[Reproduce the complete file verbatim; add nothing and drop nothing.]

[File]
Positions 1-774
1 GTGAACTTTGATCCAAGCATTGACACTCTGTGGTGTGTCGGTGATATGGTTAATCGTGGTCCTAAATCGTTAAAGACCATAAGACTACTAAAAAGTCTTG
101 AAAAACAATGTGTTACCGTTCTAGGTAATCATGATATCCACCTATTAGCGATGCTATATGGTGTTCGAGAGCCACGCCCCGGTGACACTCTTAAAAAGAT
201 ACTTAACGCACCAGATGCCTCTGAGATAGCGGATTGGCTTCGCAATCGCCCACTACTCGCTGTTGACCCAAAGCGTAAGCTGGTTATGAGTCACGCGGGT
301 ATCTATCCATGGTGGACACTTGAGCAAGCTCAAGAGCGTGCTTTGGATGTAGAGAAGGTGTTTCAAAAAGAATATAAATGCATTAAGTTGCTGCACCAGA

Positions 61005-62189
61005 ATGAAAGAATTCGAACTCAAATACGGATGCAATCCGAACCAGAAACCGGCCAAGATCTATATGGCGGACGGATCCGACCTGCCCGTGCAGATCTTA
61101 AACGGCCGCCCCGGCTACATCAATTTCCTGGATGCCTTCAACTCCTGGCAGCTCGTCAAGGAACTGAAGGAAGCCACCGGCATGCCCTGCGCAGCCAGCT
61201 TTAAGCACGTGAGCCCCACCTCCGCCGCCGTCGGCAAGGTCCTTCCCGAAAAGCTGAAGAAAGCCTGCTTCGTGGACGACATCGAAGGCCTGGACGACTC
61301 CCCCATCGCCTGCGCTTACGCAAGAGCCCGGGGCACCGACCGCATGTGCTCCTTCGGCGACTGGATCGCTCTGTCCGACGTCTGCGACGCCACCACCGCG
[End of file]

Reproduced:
Positions 1-774
1 GTGAACTTTGATCCAAGCATTGACACTCTGTGGTGTGTCGGTGATATGGTTAATCGTGGTCCTAAATCGTTAAAGACCATAAGACTACTAAAAAGTCTTG
101 AAAAACAATGTGTTACCGTTCTAGGTAATCATGATATCCACCTATTAGCGATGCTATATGGTGTTCGAGAGCCACGCCCCGGTGACACTCTTAAAAAGAT
201 ACTTAACGCACCAGATGCCTCTGAGATAGCGGATTGGCTTCGCAATCGCCCACTACTCGCTGTTGACCCAAAGCGTAAGCTGGTTATGAGTCACGCGGGT
301 ATCTATCCATGGTGGACACTTGAGCAAGCTCAAGAGCGTGCTTTGGATGTAGAGAAGGTGTTTCAAAAAGAATATAAATGCATTAAGTTGCTGCACCAGA

Positions 61005-62189
61005 ATGAAAGAATTCGAACTCAAATACGGATGCAATCCGAACCAGAAACCGGCCAAGATCTATATGGCGGACGGATCCGACCTGCCCGTGCAGATCTTA
61101 AACGGCCGCCCCGGCTACATCAATTTCCTGGATGCCTTCAACTCCTGGCAGCTCGTCAAGGAACTGAAGGAAGCCACCGGCATGCCCTGCGCAGCCAGCT
61201 TTAAGCACGTGAGCCCCACCTCCGCCGCCGTCGGCAAGGTCCTTCCCGAAAAGCTGAAGAAAGCCTGCTTCGTGGACGACATCGAAGGCCTGGACGACTC
61301 CCCCATCGCCTGCGCTTACGCAAGAGCCCGGGGCACCGACCGCATGTGCTCCTTCGGCGACTGGATCGCTCTGTCCGACGTCTGCGACGCCACCACCGCG